Utilizing the R programming language, you can easily conduct various types of t-tests to examine differences in sample means.

In this article, I’ll illustrate the application of 2 common t-tests:

- the independent two-sample t-test and the one-sample t-test.
- The independent two-sample t-test assesses whether the means of two independent groups differ significantly, while the one-sample t-test evaluates whether the mean of a single group significantly differs from a specified value.

### T-test Example 1

I can provide you with a basic example of how to perform t-tests in R and explain the code.

Let’s say you have two groups of data, and you want to compare the means of these groups to see if they are statistically different. You can use a t-test for this purpose.

Example code:

# Example data group1 <- c(10, 12, 14, 16, 18) group2 <- c(11, 13, 15, 17, 19) # Perform an independent two-sample t-test t_test_result <- t.test(group1, group2) # Print the result print(t_test_result)

Let me explain the above code in detail.

**Example Data**: We start by defining two groups of data, group1 and group2. Each group contains numeric values.**Perform t-test**: We use the t.test() function in R to perform a t-test. In this case, we’re performing an independent two-sample t-test, which is used when comparing the means of two independent groups.**Result**: The result of the t-test is stored in the variable t_test_result. This variable contains various statistics related to the t-test, including the t-statistic, the degrees of freedom, and the p-value.**Print Result**: We print the result of the t-test using the print() function.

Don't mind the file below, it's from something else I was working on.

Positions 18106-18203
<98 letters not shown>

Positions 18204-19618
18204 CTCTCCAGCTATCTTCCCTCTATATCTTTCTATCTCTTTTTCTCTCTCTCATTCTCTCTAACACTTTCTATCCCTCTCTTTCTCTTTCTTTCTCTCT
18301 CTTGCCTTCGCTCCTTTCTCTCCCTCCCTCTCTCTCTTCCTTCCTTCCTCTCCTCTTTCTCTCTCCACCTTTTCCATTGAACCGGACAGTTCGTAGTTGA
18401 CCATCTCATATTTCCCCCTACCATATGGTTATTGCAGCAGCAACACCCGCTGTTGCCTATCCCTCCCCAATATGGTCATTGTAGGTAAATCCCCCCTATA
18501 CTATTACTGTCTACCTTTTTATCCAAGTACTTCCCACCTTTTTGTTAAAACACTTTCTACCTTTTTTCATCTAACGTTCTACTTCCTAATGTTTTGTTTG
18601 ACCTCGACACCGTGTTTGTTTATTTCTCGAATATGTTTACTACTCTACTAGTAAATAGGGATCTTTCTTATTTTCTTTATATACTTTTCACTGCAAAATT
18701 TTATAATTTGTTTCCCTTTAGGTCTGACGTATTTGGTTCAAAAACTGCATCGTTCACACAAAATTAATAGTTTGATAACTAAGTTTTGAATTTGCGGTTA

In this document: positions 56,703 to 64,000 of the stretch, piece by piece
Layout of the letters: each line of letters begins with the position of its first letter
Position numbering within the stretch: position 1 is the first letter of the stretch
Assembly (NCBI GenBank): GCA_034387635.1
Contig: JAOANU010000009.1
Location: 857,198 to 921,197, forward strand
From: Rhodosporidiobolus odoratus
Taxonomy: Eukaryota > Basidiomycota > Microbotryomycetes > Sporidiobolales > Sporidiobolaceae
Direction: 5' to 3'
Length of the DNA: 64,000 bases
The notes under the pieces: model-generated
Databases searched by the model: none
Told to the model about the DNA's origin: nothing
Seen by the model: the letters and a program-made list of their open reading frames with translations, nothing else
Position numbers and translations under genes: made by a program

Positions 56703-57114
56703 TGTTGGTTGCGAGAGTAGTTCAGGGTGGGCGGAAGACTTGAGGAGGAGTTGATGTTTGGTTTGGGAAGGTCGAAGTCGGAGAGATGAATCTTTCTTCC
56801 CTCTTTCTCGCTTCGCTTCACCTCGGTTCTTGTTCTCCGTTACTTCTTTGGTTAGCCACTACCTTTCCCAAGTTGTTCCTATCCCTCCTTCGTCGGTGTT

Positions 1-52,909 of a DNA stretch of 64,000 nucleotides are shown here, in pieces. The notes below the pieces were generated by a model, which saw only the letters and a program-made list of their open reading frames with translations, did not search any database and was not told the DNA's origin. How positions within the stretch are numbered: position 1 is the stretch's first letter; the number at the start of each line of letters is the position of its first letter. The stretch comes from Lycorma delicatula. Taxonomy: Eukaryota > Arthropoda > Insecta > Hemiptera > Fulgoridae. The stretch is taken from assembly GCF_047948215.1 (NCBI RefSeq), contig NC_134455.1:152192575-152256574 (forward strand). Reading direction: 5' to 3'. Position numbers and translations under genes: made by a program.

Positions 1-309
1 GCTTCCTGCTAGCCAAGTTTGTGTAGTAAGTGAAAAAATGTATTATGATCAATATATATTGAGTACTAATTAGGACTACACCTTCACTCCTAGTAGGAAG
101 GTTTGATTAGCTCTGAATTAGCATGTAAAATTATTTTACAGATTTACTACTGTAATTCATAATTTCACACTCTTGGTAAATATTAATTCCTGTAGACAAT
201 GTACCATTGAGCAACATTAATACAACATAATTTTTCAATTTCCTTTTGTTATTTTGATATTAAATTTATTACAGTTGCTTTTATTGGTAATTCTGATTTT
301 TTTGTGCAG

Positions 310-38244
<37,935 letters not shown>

The output will include the t-statistic, the degrees of freedom, the p-value, and whether the null hypothesis (that there is no difference between the means of the two groups) can be rejected at a certain significance level.

### T-test Example 2

Let me show you another example of performing a t-test in R, this time using a one-sample t-test.

# Example data group <- c(15, 16, 17, 18, 19) # Perform a one-sample t-test t_test_result <- t.test(group, mu = 20) # Print the result print(t_test_result)

I’ll explain the above code and it’s result.

**Example Data:**We have a single group of data called group, which contains numeric values.**Perform t-test:**Let’s use the t.test() function to perform a one-sample t-test. In this case, we’re testing whether the mean of group is significantly different from a specified value, in this case, 20. This is specified using the argument mu = 20.**Result:**The result of the t-test is stored in the variable t_test_result.**Print Result:**Print the result of the t-test using the print() function.

The output will include the t-statistic, the degrees of freedom, the p-value, and whether the null hypothesis (that the mean of group is equal to 20) can be rejected at a certain significance level.